|Also Known As: Fooly Cooly|
|Length: 2 Volumes|
|Mangaka: Ueda Hajime|
|Intelligence Agency Report by: Dave K|
|Naota has your average hypocritical preteen life. Or at least he would if he lived anywhere but in Mabase. Naota lives with his perverted father and nutty grandfather. His older brother who Naota looked up to left to play baseball in America; and now his girlfriend Mamimi won’t leave Naota alone. Naota’s life is pretty strange, but when a girl riding a Vespa shows up and hits him in the head with her guitar, things start to get a lot stranger.|
|Research Agent Report by: Dave K|
|(not an average)|
|FLCL has a reputation of sorts as perhaps the oddest conception ever. The only way this storyline could possibly have been created is by picking random words out of a dictionary, sticking them on a dartboard, and seeing where you hit.
With such randomness to its creation, it’s not surprising that FLCL has a rather loose plot line. However, the story itself isn’t what tries to grab the reader’s attention, but rather the use of symbolism. To try and name all of the symbolism in just the first volume alone would probably take an eternity. All the symbolism is artfully done in a way that provides humour as well as contributes to the overall theme of the manga.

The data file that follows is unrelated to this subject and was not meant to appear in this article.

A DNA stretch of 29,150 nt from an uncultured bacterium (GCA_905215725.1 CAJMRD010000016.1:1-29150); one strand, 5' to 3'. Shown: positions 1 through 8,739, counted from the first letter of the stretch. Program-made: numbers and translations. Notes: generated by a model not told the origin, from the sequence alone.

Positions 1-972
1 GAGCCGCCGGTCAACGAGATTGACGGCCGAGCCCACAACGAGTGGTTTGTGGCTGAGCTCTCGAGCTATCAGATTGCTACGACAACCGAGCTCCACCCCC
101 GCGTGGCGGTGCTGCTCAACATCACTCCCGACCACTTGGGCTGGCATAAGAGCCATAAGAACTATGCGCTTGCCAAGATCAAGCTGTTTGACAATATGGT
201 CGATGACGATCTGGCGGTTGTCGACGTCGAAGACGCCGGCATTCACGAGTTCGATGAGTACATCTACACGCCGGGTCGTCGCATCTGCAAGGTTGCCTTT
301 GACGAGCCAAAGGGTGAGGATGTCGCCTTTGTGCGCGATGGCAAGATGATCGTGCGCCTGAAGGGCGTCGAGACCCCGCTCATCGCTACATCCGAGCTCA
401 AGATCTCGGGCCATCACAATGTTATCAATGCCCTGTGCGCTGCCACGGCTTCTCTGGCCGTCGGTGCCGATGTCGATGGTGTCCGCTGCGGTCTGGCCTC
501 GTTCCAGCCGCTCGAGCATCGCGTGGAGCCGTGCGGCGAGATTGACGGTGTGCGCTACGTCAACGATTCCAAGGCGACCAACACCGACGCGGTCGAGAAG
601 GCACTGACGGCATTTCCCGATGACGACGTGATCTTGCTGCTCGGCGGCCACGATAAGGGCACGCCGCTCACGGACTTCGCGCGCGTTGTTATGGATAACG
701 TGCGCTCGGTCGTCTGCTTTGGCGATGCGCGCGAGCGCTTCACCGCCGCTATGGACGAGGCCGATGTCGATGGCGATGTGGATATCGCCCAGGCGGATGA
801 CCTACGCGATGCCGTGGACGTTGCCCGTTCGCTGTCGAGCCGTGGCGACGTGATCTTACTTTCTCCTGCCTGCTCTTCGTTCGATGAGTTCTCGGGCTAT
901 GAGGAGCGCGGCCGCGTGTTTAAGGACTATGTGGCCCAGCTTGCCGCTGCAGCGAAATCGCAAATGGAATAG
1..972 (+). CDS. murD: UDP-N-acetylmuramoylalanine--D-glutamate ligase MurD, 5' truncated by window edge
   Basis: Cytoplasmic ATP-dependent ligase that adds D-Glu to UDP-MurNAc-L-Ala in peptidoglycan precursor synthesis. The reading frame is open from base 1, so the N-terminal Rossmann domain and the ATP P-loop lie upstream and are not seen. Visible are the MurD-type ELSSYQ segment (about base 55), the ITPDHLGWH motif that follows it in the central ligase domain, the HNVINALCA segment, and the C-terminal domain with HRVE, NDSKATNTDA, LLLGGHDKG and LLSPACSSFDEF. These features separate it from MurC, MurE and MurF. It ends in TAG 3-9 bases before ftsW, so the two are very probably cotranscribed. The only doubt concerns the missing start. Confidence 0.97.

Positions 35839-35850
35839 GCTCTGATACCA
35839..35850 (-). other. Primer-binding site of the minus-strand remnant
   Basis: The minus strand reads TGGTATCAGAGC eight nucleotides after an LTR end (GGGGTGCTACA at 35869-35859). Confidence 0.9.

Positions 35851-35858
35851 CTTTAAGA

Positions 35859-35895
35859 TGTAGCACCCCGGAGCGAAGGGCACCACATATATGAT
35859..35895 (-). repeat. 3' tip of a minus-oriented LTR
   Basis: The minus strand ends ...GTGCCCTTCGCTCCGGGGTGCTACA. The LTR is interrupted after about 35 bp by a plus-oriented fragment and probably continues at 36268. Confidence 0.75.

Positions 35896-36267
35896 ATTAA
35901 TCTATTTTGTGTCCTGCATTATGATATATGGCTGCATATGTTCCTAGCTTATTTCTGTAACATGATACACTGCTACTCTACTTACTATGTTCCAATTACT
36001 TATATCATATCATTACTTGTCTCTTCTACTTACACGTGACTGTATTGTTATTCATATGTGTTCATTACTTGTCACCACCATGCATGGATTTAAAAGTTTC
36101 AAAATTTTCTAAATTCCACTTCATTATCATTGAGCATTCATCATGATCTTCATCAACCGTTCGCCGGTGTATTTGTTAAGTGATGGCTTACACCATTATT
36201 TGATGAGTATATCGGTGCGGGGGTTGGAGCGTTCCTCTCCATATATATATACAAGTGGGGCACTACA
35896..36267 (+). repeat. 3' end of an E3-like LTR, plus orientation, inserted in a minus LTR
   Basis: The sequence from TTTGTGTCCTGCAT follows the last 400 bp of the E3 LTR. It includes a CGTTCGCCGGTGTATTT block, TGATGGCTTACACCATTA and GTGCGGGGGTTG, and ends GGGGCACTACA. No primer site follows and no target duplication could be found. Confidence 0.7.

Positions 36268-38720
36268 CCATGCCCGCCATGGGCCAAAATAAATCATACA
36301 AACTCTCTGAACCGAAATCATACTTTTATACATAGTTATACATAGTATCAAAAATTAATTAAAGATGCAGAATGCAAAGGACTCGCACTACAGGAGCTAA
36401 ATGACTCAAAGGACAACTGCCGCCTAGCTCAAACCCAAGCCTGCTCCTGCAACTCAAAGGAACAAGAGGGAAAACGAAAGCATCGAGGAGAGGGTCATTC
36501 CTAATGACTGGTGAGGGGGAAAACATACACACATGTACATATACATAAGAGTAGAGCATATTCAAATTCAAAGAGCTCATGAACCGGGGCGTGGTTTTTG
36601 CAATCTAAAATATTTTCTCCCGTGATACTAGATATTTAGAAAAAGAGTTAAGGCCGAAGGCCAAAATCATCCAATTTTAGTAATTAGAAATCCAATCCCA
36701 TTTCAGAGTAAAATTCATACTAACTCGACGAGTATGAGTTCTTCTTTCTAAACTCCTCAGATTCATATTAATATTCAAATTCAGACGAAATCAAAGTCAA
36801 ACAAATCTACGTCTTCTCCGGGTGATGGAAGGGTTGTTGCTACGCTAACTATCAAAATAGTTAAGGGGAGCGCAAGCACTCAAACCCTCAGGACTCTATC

Artistically, FLCL is not one of the greatest manga. In fact, since it was made after the anime, which has excellent artwork, I was rather disappointed with the mediocre (albeit not terrible) art in the manga. At times you may wish that manga was done in colour like American comic books, because it can become a bit disorienting as to who is who; especially in the case of Haruko and Mamimi.
As with the anime, the characters are the most important focus. All of the characters have some interesting flaw or trait to them that makes them seem both realistic and unrealistic at the same time. Naota is by and large a hypocrite; he says one thing but believes another on a consistent basis. Haruko is definitely evil, but she has a caring side to her as well making her a very interesting, albeit confusing as well, character. These conflicting traits are portrayed in such a way that you want to keep reading to see which side wins. If nothing else, FLCL grabs you and interests you enough to want to keep reading.
Now I’ve heard from people that they like the anime over the manga and vice versa, and I’ve even met a person who likes neither. But while the manga may have more flaws, it is still rather interestingly themed and is a short read if nothing else.
Posted on Nov 14, 2012